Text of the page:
22 The financial sector plays a pivotal role in directing capital flows to sustainable projects, to meet the burgeoning demand for sustainable solutions. MEWR is working with the Monetary Authority of Singapore (MAS) to support the growth of the sustainable financing industry.
23 The Green Investments Programme recently launched by MAS will place up to US$2 billion in public market investment strategies with a strong green focus, to foster the growth of green financing capabilities in Singapore. We will also harness the power of Fintech to spur the development of innovative green finance solutions. I urge financial institutions and businesses to tap these opportunities to power the next era of sustainable growth.
24 Civil society and businesses have a crucial role to play in educating the public and galvanising collective action. I am grateful for our 3P partners’ strong support throughout our Year Towards Zero Waste.
25 In June, 59 partners supported the launch of NEA’s “Say YES to Waste Less” campaign, covering more than 1,600 premises, to reach out to consumers at key touchpoints and encourage them to reduce the use of disposables.
26 I am heartened by the energy and passion of the community. We set up the ‘Towards Zero Waste Grant’ this year, and it has supported 270 ground-up initiatives that drive waste reduction and recycling. Among them was youth interest group Project bECOme’s Bread Without Bags initiative, which encourages customers to bring their reusable containers and bags to buy bread. The initiative reached out to more than 20 bakery brands to try out a bring-your-own (BYO) scheme at their stores. Another example is the Swapathon event organised by Swapaholic Pte Ltd, where participants swapped pre-loved clothing and accessories with one another. Together with our partners, we have engaged more than 670,000 people in Zero Waste initiatives this year.
27 This year, we also ramped up our engagement efforts in a new way, to tap the unique strengths, experiences and ideas of all Singaporeans. In September, we convened our first ever Citizens’ Workgroup on #RecycleRight, to find ways to improve household recycling in Singapore. There was strong interest from the public – we received over 300 applications to join the Workgroup. From these, about 50 Singapore residents of diverse ages and backgrounds were selected. Notably, some of the Workgroup members did not recycle actively but still chose to join us. This reflects the growing public commitment to take climate action. Many Workgroup members are here today, and I thank you for your efforts.
28 I am encouraged by the range of ideas you have developed. As shared by SMS Dr Amy Khor last Saturday, we will work with you to take them forward. We will continue on this journey with you, to co-create solutions to environmental challenges, and build a sustainable Singapore together.
29 At the launch of the Year Towards Zero Waste in January, I drew an analogy to redwoods, which stand tall because their roots are intertwined, giving them collective strength. More than ever, Singaporeans are united on the need for climate action. By working together, the seeds we have planted can take root, and future generations can reap a bountiful harvest.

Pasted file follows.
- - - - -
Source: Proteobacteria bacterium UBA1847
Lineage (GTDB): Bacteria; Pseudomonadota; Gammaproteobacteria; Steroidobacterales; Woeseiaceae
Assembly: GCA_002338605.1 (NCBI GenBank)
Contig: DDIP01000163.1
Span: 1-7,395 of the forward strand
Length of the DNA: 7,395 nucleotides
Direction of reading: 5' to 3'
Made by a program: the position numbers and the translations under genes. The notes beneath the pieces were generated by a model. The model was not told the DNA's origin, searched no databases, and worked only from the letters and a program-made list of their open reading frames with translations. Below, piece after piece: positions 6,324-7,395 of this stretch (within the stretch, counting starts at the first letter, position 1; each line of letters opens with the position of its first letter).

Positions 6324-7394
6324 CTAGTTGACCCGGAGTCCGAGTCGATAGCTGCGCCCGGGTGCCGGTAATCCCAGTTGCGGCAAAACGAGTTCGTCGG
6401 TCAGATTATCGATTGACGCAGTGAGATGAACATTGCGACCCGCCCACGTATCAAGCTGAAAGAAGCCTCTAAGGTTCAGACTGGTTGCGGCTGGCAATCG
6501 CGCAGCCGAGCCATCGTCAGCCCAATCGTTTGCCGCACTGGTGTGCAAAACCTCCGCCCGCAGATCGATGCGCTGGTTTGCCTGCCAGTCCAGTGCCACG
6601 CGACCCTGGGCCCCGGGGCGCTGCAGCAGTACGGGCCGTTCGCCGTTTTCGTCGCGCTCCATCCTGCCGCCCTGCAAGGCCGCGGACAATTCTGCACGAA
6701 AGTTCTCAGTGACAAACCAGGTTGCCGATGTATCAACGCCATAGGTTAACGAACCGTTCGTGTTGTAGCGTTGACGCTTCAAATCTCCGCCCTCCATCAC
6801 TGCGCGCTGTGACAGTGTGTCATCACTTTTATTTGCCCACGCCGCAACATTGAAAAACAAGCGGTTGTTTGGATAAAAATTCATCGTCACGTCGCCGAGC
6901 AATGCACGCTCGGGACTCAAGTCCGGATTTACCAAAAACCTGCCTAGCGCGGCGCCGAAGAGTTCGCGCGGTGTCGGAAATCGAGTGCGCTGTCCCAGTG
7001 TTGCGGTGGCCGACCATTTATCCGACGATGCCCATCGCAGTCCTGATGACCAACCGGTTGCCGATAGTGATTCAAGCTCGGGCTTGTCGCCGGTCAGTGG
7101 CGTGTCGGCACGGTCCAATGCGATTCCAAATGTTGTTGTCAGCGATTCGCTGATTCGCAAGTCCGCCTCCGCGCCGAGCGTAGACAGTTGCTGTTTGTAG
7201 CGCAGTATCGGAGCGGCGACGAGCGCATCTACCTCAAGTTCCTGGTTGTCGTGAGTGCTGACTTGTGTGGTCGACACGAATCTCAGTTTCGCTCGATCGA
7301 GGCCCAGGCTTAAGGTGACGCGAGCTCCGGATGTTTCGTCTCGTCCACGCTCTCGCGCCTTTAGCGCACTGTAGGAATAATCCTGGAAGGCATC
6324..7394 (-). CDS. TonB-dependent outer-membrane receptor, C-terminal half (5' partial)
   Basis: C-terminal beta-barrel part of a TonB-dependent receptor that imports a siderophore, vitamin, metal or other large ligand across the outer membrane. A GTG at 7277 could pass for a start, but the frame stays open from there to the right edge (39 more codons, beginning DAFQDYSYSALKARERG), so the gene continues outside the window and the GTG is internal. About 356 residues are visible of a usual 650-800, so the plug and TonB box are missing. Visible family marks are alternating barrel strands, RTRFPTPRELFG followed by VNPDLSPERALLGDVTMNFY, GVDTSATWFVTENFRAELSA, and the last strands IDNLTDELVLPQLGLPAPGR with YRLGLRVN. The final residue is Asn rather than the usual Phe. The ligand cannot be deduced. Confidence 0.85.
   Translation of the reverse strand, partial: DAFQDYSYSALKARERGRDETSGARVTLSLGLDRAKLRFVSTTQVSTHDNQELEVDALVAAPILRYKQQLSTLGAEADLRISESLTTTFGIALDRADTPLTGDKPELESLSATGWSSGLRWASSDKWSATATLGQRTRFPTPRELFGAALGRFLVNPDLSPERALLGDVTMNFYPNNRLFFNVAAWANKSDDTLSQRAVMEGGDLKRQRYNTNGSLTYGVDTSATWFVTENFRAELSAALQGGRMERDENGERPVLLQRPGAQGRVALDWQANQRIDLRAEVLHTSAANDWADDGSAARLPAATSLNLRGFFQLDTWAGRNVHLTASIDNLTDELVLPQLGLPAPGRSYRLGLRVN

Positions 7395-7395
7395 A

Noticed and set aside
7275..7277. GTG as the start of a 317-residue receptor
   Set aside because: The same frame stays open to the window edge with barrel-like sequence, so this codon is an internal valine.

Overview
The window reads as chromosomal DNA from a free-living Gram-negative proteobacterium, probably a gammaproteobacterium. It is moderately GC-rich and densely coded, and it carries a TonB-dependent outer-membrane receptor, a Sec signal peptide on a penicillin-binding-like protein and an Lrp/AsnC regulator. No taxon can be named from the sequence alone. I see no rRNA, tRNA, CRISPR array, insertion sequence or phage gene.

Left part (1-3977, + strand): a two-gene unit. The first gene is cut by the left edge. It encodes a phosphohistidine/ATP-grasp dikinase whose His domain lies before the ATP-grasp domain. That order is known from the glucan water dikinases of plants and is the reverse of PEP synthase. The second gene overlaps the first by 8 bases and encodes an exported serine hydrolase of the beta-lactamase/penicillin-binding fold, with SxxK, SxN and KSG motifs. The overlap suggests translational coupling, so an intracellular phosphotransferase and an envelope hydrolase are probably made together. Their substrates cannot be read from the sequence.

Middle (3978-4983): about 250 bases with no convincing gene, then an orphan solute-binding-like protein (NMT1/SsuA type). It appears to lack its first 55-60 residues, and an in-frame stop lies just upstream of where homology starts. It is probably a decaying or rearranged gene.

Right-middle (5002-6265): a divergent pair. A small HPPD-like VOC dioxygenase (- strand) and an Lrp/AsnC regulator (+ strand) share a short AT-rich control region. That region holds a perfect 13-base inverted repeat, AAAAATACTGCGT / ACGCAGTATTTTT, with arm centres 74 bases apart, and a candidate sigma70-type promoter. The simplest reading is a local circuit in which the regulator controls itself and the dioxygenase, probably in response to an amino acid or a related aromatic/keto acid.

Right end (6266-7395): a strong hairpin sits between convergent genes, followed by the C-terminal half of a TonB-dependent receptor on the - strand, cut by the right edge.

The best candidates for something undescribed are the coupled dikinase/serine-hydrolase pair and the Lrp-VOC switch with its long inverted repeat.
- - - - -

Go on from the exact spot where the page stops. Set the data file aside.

30 Some of our youth leaders are here with us today. You have told us that the future is here and now, and there is no time to lose. We agree. This is why we are working with you to drive change. MEWR has been partnering the National Youth Council (NYC) and youth leaders from various sectors, including NGOs such as Zero Waste SG, Singapore Youth for Climate Action and LepakInSG. Over the past year, we have benefited from your perspectives, passion and energy. We will continue to partner and empower our youth to build a more environmentally-conscious Singapore. We have many educators among us today too. I hope that our young people will be inspired by you to contribute to our sustainable future.
31 This event marks the close of the Year Towards Zero Waste. But it does not end here. In fact, it will pave the way for next year’s theme. Carrying on the momentum on climate action across all domains, we will focus on the Singapore Food Story in 2020. We have an ambitious vision — to produce 30 per cent by 2030 of our nutritional needs in Singapore. We will work with all stakeholders to encourage Singaporeans to grow and eat local. As a start, some of the food served for lunch today is locally sourced. We look forward to hearing your ideas on how we can do this.
32 Let me conclude. Climate change is a multi-generational challenge, with devastating effects that respect no geographical boundaries. In the face of such a threat, we can give in to despair, or use it to transform things fundamentally for the better. Singapore’s DNA has always been to resolutely face the challenges – be it combating a potential water crisis, or overcoming a global recession. With long-term planning, robust scientific research and innovation, and importantly, the partnership of all Singaporeans, I am confident we can turn the climate challenge into new opportunities, and ensure the continued happiness and prosperity of our future generations.
33 I invite you to work with us to forge a vibrant, climate-resilient and sustainable future. Thank you.